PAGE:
Taking it all in on the ride back
By Carol Sawyer
I have just spent five days away, staying in sweet little Apple Blossom Cottage, built in the 1890’s, on the outskirts of Dunedin. This was during the heatwave: 34C was the highest temperature reached during the day, and it didn’t seem to drop below the mid twenties at night.
I drove back to Central Otago on Wednesday, in the same heat, and decided to take the slightly longer, but quieter, route through the Maniototo, via Middlemarch, Oturehua and Ophir.
It was too hot and lovely a day to do anything other than savour the countryside and the emptiness and peace and silence that still exists in that part of the world, and what is normally a 3 1/2 hour trip took me 6 1/2 hours.
Finding a graveyard in Hyde
When I reached the tiny township of Hyde, on the edge of the Maniototo, I remembered that almost 30 years ago down a long dirt road, I had discovered a little graveyard.
I adore old graveyards. Nothing else makes so sharp a point about our limited time on Earth, or the tragedy of the human condition.
So I detoured and drove down that same little road, and left my car to walk the last bit as the road was so rough. Not a soul anywhere, and the heat had even stifled any birdsong.
A lone white horse stopped grazing momentarily to look up, and then put his head down again.
Graves tell their stories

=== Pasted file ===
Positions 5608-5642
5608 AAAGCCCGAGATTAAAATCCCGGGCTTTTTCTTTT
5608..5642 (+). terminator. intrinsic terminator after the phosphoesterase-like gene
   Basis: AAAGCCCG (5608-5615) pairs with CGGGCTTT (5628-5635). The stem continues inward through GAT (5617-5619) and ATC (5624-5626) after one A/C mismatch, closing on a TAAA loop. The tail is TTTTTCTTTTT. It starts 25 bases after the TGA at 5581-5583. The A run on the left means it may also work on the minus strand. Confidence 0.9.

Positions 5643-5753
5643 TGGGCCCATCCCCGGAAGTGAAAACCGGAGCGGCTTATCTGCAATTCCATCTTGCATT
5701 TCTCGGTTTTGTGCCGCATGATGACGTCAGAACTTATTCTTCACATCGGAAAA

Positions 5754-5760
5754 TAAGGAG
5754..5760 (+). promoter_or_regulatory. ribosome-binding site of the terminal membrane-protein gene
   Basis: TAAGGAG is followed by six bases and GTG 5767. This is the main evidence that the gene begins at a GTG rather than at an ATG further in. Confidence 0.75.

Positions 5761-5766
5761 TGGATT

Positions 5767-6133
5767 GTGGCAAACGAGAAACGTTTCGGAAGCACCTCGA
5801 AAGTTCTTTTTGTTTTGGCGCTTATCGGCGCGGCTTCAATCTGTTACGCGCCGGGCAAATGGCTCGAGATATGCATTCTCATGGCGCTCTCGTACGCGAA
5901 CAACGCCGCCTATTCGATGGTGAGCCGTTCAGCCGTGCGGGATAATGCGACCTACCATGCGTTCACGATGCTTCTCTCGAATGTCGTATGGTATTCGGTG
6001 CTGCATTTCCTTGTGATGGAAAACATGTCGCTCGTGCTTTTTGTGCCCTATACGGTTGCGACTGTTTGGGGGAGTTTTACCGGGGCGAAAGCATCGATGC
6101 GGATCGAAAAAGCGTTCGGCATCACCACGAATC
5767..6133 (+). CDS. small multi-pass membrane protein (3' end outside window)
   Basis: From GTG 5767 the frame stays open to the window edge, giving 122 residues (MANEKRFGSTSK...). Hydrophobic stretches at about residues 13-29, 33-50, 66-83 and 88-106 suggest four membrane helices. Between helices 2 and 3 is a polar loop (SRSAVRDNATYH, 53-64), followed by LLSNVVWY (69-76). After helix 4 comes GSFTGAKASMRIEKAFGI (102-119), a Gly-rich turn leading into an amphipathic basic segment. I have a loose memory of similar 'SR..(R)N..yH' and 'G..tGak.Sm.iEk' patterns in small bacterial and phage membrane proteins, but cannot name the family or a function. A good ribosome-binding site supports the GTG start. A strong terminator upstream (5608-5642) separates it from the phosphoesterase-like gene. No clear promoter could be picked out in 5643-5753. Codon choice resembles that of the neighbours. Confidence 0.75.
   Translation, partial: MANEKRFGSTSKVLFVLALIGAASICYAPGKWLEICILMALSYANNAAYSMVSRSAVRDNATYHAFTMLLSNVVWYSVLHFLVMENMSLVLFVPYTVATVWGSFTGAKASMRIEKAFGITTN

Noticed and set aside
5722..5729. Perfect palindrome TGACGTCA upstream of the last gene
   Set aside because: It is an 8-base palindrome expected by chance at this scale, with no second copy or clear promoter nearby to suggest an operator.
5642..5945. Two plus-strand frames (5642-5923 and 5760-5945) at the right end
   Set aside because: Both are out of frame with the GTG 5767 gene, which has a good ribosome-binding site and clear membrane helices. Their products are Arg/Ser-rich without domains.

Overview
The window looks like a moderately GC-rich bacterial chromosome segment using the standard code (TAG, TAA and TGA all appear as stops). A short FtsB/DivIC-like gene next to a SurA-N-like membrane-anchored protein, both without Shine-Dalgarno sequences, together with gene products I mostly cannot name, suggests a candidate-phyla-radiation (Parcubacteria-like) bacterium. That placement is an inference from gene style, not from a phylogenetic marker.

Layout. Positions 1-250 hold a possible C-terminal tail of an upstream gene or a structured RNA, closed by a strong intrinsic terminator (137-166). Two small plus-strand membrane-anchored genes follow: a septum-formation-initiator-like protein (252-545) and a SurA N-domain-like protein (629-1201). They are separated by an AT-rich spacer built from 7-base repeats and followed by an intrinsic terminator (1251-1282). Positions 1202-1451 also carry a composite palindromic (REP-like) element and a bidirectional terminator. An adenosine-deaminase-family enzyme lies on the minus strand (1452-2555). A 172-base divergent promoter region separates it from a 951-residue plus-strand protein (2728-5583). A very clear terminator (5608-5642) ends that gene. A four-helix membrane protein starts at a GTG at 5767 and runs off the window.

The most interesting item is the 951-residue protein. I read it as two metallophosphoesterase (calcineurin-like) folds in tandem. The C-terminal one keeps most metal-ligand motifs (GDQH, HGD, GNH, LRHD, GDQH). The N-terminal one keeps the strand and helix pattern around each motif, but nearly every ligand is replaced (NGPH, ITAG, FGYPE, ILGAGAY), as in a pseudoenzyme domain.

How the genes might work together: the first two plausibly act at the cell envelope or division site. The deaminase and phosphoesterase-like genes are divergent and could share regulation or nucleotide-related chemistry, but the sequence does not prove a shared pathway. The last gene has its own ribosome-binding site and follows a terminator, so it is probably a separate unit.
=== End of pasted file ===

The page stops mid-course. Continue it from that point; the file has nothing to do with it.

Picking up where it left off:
The gravestones tell their tales, as they always do. Every second gravestone recorded a death in The Great War.
This tiny town lost 12 men in their prime to the mud and horror and futility of that War – a world away from the burnt hills and schist stone outcrops of this region. The telegrams – how did they arrive? In New Zealand, next-of-kin typically received the news of a soldiers’ death by official telegram, delivered by a telegram boy on a bicycle.
Imagine the dread one would feel at the sight of that bicycle !
(I have included a photo of one of the telegrams delivered in New Plymouth.)
There were drownings recorded, as there are in every early graveyard. Drowning was known as The New Zealand Death.
There were not many bridges in those early days.
Many children died in infancy too of course, from Scarlet Fever and Diphtheria, Whooping Cough, Typhoid and Tuberculosis.
But somehow for me it is these deaths from the First World War that move me the most as they died in vain, and so far from home.
The casualties of war
Ever since 1917, Passchendaele has been a byword for the horror of the Great War. In terms of lives lost in a single day, the failed attack on Bellevue Spur on 12 October was probably the greatest disaster in New Zealand’s history. The toll was horrendous – 843 New Zealand soldiers were either dead or lying mortally wounded between the lines.
I stopped in sleepy Oturehua for a coffee.
The publican and I talked about the Hyde cemetery and he said I don’t think people realize the toll the Great War took on small rural communities. Indeed!
He then warned me to watch out for the tourist drivers, as if I needed to be warned!
I think they come here to learn to drive! he said.